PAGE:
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Obstetric ultrasound--its risks and the cost of addressing them.

Until recently, obstetric claims (which are invariably high-value) used to be clustered around problems related to labour. However, a second group of high-value claims is emerging: those related to missed abnormaltities. The value of claims is now so high that a single individual is unable to compensate a claimant adequately, and indemnity is therefore essential. Although such claims are relatively rare, indemnity costs are high as the claims are large. The high value of obstetric claims, including those for missed abnormalities, is reflected in the cost of indemnity for obstetricians and those performing antenatal ultrasound.

S Afr J Rad 2013;17(3):98-99. DOI:10.7196/SAJR.927

Children born following obstetric misadventure are usually severely compromised and require specialised care and sophisticated treatment that allows them to live longer and more fulfilling lives. Owing to costly care and longer life expectancy, raising such children is expensive; therefore, understandably, the cost of obstetric claims is high, and settlements can easily reach eight-figure sums. Accordingly, indemnity costs for obstetricians are far higher than most other specialties; with few exceptions, obstetricians' indemnity costs are multiples of those of other specialities, and may threaten private obstetric care in South Africa by the end of the decade. (1), (2)

Until fairly recently, most high-value obstetric claims concerned intrapartum problems--mainly cerebral palsy related to mismanaged intrapartum care. However, a second group of high-value claims is now emerging: those related to missed abnormalities. (3) The gist of the allegations in these claims is that structural abnormalities were missed during an antenatal ultrasound examination. Had the parents been aware of the severity of the abnormality that was missed, they claim that they would have elected to terminate the pregnancy. Alternatively, if the parents felt that they would have decided against terminating the pregnancy, they allege that intra-uterine diagnosis and alternative management of the pregnancy or delivery would have alleviated complications and some of the costs for caring for the child. The latter is a classic claim in medical negligence not dissimilar to any claim for the financial consequences of a delayed or missed diagnosis. The former is a claim by the parents for wrongful birth, holding the defendant responsible for the extra costs of raising the compromised child. (4) South African law does not allow a child to sue for wrongful life. (5), (6)

With modern ultrasound equipment, it is possible for the trained observer to diagnose the majority of major structural abnormalities antenataly. (7) The converse is also true; if abnormalities can be seen, they can also be missed. As most major abnormalities can and will be seen on ultrasound, it follows that when missed, successful defence of a case may be difficult as the claimant will argue that 'on the balance of probabilities', the abnormality should have been seen. Defending a case may also be made more difficult by reviewing images of an ultrasound, given to the patient as a keepsake, that clearly demonstrate the abnormality.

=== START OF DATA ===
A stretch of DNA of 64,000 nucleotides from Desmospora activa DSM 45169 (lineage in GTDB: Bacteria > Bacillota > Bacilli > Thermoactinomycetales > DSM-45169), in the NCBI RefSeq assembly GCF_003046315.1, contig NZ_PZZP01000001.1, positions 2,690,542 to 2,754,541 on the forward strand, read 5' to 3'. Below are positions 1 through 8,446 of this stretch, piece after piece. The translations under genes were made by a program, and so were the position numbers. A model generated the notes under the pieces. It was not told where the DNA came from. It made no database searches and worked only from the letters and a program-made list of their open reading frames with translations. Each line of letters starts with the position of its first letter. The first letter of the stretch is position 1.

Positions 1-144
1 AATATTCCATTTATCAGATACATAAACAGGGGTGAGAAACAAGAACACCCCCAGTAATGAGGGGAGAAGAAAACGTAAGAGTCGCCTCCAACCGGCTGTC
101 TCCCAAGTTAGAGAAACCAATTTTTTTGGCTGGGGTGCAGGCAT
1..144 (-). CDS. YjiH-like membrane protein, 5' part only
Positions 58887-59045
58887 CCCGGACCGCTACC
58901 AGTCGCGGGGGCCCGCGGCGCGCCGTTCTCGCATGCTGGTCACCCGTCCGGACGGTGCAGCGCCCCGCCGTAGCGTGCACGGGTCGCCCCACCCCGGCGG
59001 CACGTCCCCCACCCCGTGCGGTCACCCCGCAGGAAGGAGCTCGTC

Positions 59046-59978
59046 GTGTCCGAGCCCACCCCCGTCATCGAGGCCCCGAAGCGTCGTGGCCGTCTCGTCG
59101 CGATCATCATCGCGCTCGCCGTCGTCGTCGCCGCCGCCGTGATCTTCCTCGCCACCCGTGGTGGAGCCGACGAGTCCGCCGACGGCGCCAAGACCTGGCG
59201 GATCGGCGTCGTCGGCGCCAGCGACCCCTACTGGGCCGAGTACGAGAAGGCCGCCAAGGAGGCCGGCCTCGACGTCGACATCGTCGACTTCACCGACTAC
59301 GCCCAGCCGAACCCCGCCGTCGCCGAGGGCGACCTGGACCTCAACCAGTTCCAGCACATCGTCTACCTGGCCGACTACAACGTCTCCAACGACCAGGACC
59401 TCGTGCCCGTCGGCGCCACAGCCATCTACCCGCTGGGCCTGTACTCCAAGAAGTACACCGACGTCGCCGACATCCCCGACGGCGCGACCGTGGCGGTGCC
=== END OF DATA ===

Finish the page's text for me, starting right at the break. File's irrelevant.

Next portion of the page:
To date, all that was needed to perform ultrasound in pregnancy was appropriate equipment, an operator and a willing pregnant patient. (8) Each time an obstetric ultrasound is performed, there is a risk that an abnormality may be missed. While the chance of missing an abnormality in a particular scan is low, the risk among a cohort of scans is not; abnormalities, including major structural abnormalities, are missed, even by experts. The issue is compounded by the magnitude of a claim for a missed abnormality. Unfortunately, such claims tend to be high, and can also easily run into millions of Rand. While an individual's risk of having a claim made may be relatively low, the magnitude of a missed abnormality claim's value is so high that a single individual could not afford to compensate a deserving claimant. (1), (9) What can individuals do to negate that risk? They can avoid the risk by no longer performing obstetric ultrasound or they can try to decrease the risk of missing a structural abnormality by increasing their knowledge and expertise. While the former action is a solution, the second merely decreases but does not remove the risk; even experts miss structural abnormalities. While improving operator knowledge and skill may be helpful, the only way of performing obstetric ultrasound and avoiding the financial risk of a missed abnormality is by transferring that risk to either an insurer or a not-for-profit indemnifier. Now one has to add appropriate indemnity to the requirements for performing obstetric ultrasound!